LowCards.com Weekly Credit Card Update–September 6, 2013
Data Security Begins with the Traveler
Criminal hackers gravitate to some hotels because hotels do many credit card transactions at a local level which may lack centralized, sophisticated data security safeguards. Most hotels are locally owned and it is expensive to come into full compliance with the tough global data security criteria set by the credit card companies. The best protection includes using complex passwords, being wary of public Wi-Fi, updating antivirus software and checking credit card statements carefully. Story by Joe Sharkey for the New York Times.
Smaller Banks’ Loans Growing Faster Than Larger Rivals
There has been a sharp surge in loan growth at little banks. Small banks saw annualized loan growth of more than 6% in the second quarter, compared with less than 2% at the 25 largest banks. As long as regulatory uncertainty remains, big banks will continue to be at a disadvantage, according to bank analysts and executives. Story by Shayndi Raice for the Wall Street Journal.
Credit Card Confusion, How Do I Earn Rewards?
Credit cards that offer rewards are more popular than ever, but many people don’t really know how they work. They aren’t sure how to maximize the points, miles or cash rebates they can get by using them, according to a new study. Just 59 percent of the customers with a rewards card feel they “completely understand” how to earn rewards, down from 66 percent in 2012. Even more surprising, 33 percent of these cardholders say they are unaware of the benefits associated with their rewards card. Story by Herb Weisbaum for NBC News.
Huntington Bank to Launch Consumer Credit Card
After a long hiatus, Huntington Bank is getting back into the credit card business with a consumer credit card that allows customers to choose among rewards in 13 categories or low interest rates on their revolving balances. The new card marks the first time Huntington will issue and service credit card accounts since 1999, when it outsourced those functions for its $585 million portfolio to Chase Manhattan Bank. Story by Robin Sidel for The Wall Street Journal.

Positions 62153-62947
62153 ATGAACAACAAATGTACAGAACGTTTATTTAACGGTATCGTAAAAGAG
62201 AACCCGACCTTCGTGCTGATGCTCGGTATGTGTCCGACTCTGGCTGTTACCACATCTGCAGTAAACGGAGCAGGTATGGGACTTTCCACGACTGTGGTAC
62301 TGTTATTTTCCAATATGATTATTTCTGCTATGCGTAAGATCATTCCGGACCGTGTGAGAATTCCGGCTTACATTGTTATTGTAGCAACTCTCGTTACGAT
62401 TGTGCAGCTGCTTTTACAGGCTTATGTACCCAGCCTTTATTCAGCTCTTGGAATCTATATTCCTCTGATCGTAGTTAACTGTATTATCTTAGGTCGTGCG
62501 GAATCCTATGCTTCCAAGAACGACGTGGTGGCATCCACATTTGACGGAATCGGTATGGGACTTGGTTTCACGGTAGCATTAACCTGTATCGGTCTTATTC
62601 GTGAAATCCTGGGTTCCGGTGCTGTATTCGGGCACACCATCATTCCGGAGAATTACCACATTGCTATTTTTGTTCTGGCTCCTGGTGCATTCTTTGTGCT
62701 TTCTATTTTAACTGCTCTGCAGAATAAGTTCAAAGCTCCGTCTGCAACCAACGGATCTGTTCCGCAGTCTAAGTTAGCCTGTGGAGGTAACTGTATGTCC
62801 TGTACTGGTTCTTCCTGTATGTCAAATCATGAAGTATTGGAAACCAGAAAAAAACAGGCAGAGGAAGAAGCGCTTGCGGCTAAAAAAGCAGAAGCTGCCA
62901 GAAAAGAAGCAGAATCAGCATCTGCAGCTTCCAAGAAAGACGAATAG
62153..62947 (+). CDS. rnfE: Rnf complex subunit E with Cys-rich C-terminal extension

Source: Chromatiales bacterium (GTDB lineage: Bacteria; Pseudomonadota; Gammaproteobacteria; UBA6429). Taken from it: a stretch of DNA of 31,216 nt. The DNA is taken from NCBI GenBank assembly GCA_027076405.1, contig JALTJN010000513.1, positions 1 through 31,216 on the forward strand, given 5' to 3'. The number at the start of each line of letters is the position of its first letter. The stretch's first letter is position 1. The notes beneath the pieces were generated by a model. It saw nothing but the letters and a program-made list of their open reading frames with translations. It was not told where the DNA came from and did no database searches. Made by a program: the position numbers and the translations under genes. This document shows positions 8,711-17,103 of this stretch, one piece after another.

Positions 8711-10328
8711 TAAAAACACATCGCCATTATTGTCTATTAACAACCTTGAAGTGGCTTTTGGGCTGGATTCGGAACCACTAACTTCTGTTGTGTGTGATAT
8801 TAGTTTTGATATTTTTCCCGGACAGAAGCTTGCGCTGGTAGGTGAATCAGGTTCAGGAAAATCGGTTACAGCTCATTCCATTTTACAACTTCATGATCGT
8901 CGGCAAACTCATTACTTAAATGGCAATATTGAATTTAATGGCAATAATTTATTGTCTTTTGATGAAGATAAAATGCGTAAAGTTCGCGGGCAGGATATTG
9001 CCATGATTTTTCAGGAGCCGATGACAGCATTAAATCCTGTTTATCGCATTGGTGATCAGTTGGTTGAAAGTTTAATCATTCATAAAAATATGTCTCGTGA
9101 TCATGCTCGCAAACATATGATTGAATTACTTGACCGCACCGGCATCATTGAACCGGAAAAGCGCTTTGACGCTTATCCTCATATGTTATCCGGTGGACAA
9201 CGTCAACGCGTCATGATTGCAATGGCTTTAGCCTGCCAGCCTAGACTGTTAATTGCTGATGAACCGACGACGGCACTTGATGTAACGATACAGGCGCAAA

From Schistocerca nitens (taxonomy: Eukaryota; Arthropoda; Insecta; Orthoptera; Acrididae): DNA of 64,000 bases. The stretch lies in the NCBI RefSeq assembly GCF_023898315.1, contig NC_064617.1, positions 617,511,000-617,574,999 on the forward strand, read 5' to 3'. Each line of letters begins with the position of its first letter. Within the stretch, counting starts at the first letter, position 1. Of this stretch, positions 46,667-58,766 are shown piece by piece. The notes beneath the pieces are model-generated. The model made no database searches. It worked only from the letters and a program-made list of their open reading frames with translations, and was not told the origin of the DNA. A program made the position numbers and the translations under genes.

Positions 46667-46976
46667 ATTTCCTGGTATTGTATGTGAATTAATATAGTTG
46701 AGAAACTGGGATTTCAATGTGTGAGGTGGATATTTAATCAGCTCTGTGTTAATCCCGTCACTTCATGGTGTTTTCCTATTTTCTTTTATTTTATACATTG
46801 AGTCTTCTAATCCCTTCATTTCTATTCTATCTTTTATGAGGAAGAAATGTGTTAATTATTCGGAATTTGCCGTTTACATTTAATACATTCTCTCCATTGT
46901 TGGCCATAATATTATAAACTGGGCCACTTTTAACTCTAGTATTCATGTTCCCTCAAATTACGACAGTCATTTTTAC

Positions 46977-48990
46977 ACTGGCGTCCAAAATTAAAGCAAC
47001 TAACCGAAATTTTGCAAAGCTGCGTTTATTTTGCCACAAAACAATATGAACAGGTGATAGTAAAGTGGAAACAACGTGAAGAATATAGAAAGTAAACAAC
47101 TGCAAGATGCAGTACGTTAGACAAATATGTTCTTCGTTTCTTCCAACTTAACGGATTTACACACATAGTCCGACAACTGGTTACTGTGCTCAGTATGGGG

Bank of America to Discontinue Cruise, Merchandise Rewards on Power Rewards Card
Bank of America will soon stop offering cruises and retail merchandise as redemption options for Power Rewards account holders. The changes are effective in October. A bank spokeswoman says cruises and retail merchandise were the least popular items for cardholders to redeem points for. The bank surveyed customers and determined exchanging those options for more hotel choices and gift cards would be preferred. Story by Adam O’Daniel for the Charlotte Business Journal.
CFPB Warns Companies to Investigate Credit Report Errors
The Consumer Financial Protection Bureau is cracking down on companies that supply information to consumer reporting companies. This should make it easier for consumers to get reporting errors resolved. The CFPB issued a notice that says these companies–called “furnishers”–are responsible for investigating consumer disputes forwarded by the consumer reporting companies. Furnishers must review all relevant information provided with the disputes, including documents submitted by consumers. Story by Bill Hardekopf for LowCards.com.
How to Stop an American from Charging
The only people in Britain who still have or try to use mag-stripe cards with a signature are foreigners. Credit card companies insist that businesses that take their cards accept “any valid card.” So mag stripe, chip-and-PIN, chip-and-signature–it shouldn’t matter to the merchant. Under their agreements with their banks, merchants commit to using the best available security–so if a chip-and-PIN is available, but not used, they could be held liable. But if it isn’t, then accepting a signature card–with or without a chip–is no riskier for the merchant than accepting a chip-and-PIN. Story by Brian Carney for the Wall Street Journal.
LowCards.com Weekly Credit Card Rate Report
Based on the 1,000+ cards in the LowCards.com Complete Credit Card Index, the average advertised APR for credit cards is 14.39 percent, slightly higher than the 14.38 percent last week. Six months ago, the average was 14.32 percent. One year ago, the average was 14.36 percent.